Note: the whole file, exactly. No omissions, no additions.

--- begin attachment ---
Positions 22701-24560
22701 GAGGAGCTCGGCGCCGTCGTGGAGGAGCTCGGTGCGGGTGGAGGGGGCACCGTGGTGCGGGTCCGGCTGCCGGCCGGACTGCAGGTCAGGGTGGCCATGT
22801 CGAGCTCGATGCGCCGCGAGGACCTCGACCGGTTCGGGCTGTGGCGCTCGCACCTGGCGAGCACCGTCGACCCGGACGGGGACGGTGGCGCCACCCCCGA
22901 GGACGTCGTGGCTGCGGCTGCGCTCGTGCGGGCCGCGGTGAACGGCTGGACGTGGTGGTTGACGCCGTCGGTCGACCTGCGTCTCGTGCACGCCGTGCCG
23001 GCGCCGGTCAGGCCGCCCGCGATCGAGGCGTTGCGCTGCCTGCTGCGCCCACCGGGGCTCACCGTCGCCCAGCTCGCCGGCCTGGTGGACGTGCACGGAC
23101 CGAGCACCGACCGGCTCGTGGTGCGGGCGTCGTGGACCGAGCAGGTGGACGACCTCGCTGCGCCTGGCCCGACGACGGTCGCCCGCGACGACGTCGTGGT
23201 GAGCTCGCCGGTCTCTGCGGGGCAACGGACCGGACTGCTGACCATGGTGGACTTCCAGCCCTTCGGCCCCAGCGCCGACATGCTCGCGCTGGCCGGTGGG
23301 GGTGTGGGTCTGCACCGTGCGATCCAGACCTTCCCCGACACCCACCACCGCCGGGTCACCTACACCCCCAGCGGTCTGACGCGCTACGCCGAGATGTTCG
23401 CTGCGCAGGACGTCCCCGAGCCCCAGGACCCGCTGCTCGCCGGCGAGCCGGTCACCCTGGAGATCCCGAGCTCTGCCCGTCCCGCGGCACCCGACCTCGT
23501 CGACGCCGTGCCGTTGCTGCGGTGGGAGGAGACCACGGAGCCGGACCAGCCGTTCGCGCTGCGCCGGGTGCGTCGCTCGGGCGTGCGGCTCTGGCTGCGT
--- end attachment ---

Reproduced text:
Positions 22701-24560
22701 GAGGAGCTCGGCGCCGTCGTGGAGGAGCTCGGTGCGGGTGGAGGGGGCACCGTGGTGCGGGTCCGGCTGCCGGCCGGACTGCAGGTCAGGGTGGCCATGT
22801 CGAGCTCGATGCGCCGCGAGGACCTCGACCGGTTCGGGCTGTGGCGCTCGCACCTGGCGAGCACCGTCGACCCGGACGGGGACGGTGGCGCCACCCCCGA
22901 GGACGTCGTGGCTGCGGCTGCGCTCGTGCGGGCCGCGGTGAACGGCTGGACGTGGTGGTTGACGCCGTCGGTCGACCTGCGTCTCGTGCACGCCGTGCCG
23001 GCGCCGGTCAGGCCGCCCGCGATCGAGGCGTTGCGCTGCCTGCTGCGCCCACCGGGGCTCACCGTCGCCCAGCTCGCCGGCCTGGTGGACGTGCACGGAC
23101 CGAGCACCGACCGGCTCGTGGTGCGGGCGTCGTGGACCGAGCAGGTGGACGACCTCGCTGCGCCTGGCCCGACGACGGTCGCCCGCGACGACGTCGTGGT
23201 GAGCTCGCCGGTCTCTGCGGGGCAACGGACCGGACTGCTGACCATGGTGGACTTCCAGCCCTTCGGCCCCAGCGCCGACATGCTCGCGCTGGCCGGTGGG
23301 GGTGTGGGTCTGCACCGTGCGATCCAGACCTTCCCCGACACCCACCACCGCCGGGTCACCTACACCCCCAGCGGTCTGACGCGCTACGCCGAGATGTTCG
23401 CTGCGCAGGACGTCCCCGAGCCCCAGGACCCGCTGCTCGCCGGCGAGCCGGTCACCCTGGAGATCCCGAGCTCTGCCCGTCCCGCGGCACCCGACCTCGT
23501 CGACGCCGTGCCGTTGCTGCGGTGGGAGGAGACCACGGAGCCGGACCAGCCGTTCGCGCTGCGCCGGGTGCGTCGCTCGGGCGTGCGGCTCTGGCTGCGT